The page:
2.

Exports of forest-risk commodities from South America

Highlights:

  • Of the 2,500 traders exporting 450 million tonnes of forest-risk commodities from South America, just 36 account for over half of exports.
  • Trase data detail the activities of traders in forest risk commodity supply chains, revealing that many of the largest companies have operations that extend over multiple commodities and multiple producer countries.

 

Agricultural commodities connect many thousands of producers in the tropics with many millions of consumers worldwide. However, most traded commodities are handled by a relatively small group of traders, many of which are active in several commodities and in multiple countries.

Using Trase data, it is possible to analyse in detail the activities of these traders across entire markets, and assess their current and potential role in moving towards more sustainable supply chains.

This chapter presents the most recent data on the main traders engaged in exporting seven forest-risk commodities from for nine key South American countries. The data are for 2017, except in the case of Bolivia, were data are for 2014 – the latest year for which Trase data are available.

The nine countries exported a total of more than 450 million tonnes of soy, palm oil, palm kernel oil, cane sugar, maize, cocoa and coffee in 2017. These exports were handled by well over 2,500 traders; but just 36 traders accounted for half of all exports.


Exports of forest-risk agricultural commodities from Argentina, Brazil, Colombia, Costa Rica, Ecuador, Paraguay, Peru and Uruguay in 2017 and Bolivia in 2014. Companies that account for at least 1% of exports of any of seven forest-risk commodities (cocoa, coffee, maize, soy, cane sugar, palm oil and palm kernel oil) are identified. Clicking on the diagram allows you to zoom in on a single company, commodity or country and explore the linkages. Relative sizes are based on tonnage values which are calculated as raw equivalents.

Linking traders to commodities

Companies trading sugar, and sugar-based products like ethanol, represent a significant proportion of exports of these seven commodities. Four of the top ten traders exclusively export sugar products.

The remaining top traders export multiple commodities. And much of the traded volume is made up of maize, soy and cane sugar, coming particularly from two global powerhouses of agricultural production, Brazil and Argentina.

Exports of sugarcane products are also notable for the fact that Brazilian production dominates. The top 20 sugar traders in South America exclusively source from Brazil.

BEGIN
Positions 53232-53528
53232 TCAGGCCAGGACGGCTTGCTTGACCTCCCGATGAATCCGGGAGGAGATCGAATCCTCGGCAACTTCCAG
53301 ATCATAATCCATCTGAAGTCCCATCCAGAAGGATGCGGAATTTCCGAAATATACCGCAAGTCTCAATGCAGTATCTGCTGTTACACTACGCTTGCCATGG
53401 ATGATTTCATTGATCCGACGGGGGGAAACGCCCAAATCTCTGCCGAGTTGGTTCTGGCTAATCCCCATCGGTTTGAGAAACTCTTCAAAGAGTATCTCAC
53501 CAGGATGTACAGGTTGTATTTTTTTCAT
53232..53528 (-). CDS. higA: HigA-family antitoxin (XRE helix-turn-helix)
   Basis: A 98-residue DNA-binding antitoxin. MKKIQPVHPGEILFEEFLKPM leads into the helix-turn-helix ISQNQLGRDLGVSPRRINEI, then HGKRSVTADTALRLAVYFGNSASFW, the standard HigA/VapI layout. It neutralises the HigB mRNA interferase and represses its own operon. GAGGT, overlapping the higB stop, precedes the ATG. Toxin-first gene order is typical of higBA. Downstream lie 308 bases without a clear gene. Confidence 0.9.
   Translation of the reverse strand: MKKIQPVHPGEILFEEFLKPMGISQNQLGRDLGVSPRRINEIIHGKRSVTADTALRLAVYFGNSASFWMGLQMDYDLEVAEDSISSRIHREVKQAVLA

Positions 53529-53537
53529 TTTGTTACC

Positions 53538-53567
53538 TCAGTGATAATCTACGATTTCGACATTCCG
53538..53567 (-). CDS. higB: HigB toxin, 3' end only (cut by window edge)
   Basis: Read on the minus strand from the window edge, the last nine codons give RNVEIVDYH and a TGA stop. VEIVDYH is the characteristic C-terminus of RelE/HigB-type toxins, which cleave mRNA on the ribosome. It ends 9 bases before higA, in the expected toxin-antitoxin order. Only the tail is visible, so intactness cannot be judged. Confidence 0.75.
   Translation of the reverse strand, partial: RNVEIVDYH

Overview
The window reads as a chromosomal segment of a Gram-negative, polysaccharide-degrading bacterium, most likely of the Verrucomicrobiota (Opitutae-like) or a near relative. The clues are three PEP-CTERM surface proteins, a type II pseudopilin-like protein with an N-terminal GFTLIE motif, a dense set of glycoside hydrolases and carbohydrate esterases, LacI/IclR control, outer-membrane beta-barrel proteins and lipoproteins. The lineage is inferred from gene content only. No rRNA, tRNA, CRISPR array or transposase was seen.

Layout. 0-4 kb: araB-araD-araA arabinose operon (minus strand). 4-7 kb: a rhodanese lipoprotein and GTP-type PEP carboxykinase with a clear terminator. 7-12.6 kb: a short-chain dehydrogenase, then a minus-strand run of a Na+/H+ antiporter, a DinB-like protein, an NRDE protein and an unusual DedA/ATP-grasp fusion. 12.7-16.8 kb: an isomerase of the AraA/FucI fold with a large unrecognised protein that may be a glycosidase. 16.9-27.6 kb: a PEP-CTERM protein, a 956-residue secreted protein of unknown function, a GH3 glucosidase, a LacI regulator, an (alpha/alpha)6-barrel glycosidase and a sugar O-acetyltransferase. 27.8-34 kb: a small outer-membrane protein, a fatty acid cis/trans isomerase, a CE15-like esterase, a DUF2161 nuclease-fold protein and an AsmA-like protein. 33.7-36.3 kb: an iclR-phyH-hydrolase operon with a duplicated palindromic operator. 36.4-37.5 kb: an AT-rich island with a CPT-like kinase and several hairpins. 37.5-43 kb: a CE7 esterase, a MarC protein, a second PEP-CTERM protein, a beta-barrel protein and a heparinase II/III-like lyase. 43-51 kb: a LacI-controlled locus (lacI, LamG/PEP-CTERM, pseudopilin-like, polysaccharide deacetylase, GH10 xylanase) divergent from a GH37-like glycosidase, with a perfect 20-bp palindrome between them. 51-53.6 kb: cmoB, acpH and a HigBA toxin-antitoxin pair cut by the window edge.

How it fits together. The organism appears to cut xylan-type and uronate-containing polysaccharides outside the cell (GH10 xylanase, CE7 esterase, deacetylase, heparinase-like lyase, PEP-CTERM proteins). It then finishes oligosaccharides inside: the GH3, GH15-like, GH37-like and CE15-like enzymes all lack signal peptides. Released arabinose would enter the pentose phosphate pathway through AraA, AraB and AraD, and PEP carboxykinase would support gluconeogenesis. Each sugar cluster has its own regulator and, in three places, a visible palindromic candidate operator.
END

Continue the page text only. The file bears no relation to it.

Click on a commodity or company to explore further.

 

Soy and maize exporters, on the other hand, show more diversity. Several of the same traders are dominant in both commodities, notably Archer Daniels Midland (ADM), Bunge, Cargill and COFCO. All of these companies are well established in multiple producer countries, particularly Argentina, Brazil and Paraguay. Chapter 4 gives more information on the sourcing patterns of these companies, while chapters 5 and 6 explore the exposure of these companies to deforestation risk, and linkages between voluntary zero-deforestation commitments and changes on the ground.

Slightly further down the list of major soy traders, we find companies that have a vital role to play in particular producer countries. For example, Amaggi (Brazil), Vicentin (Argentina) and Aceitera General Deheza (Argentina) export the vast majority of their soy from a single country.

 

Soy is the most valuable internationally traded forest-risk commodity. Photo credit: Toby Gardner

Soy, corn and sugarcane products make up the majority of exports by weight. However, it is helpful to look at other forest-risk commodities to get a clearer picture of these supply chains.

South American cocoa exports are dominated by Ecuador, while Brazil and Colombia dominate coffee exports. Olam stands out as a major trader in both cocoa and coffee exports. It sits alongside other familiar names, including major traders of other agricultural commodities, such as Louis Dreyfus and Cargill, and major manufacturers like Nestlé.

Click on a commodity or company to explore further.

Significant challenges abound. But so too do big opportunities for positive change

The highly consolidated trade in forest-risk commodities illustrated by these data creates both important opportunities and significant challenges for moving towards more sustainable supply chains.

On the one hand, the key players can exert tremendous leverage to promote superior standards among thousands of producers, in terms of avoiding deforestation, agricultural practices, labour conditions and many other aspects of sustainability.

On the other hand, their dominance gives them considerable power to suppress farm-gate prices, exert political influence, and justify their practices in the name of food security, often at the expense of social or environmental concerns.

Later chapters in the Trase Yearbook 2018 assess in more detail how a handful of major traders are involved in the supply chains of Brazilian soy, their potential exposure to deforestation risk, as well as the impact of their commitments to combating tropical deforestation.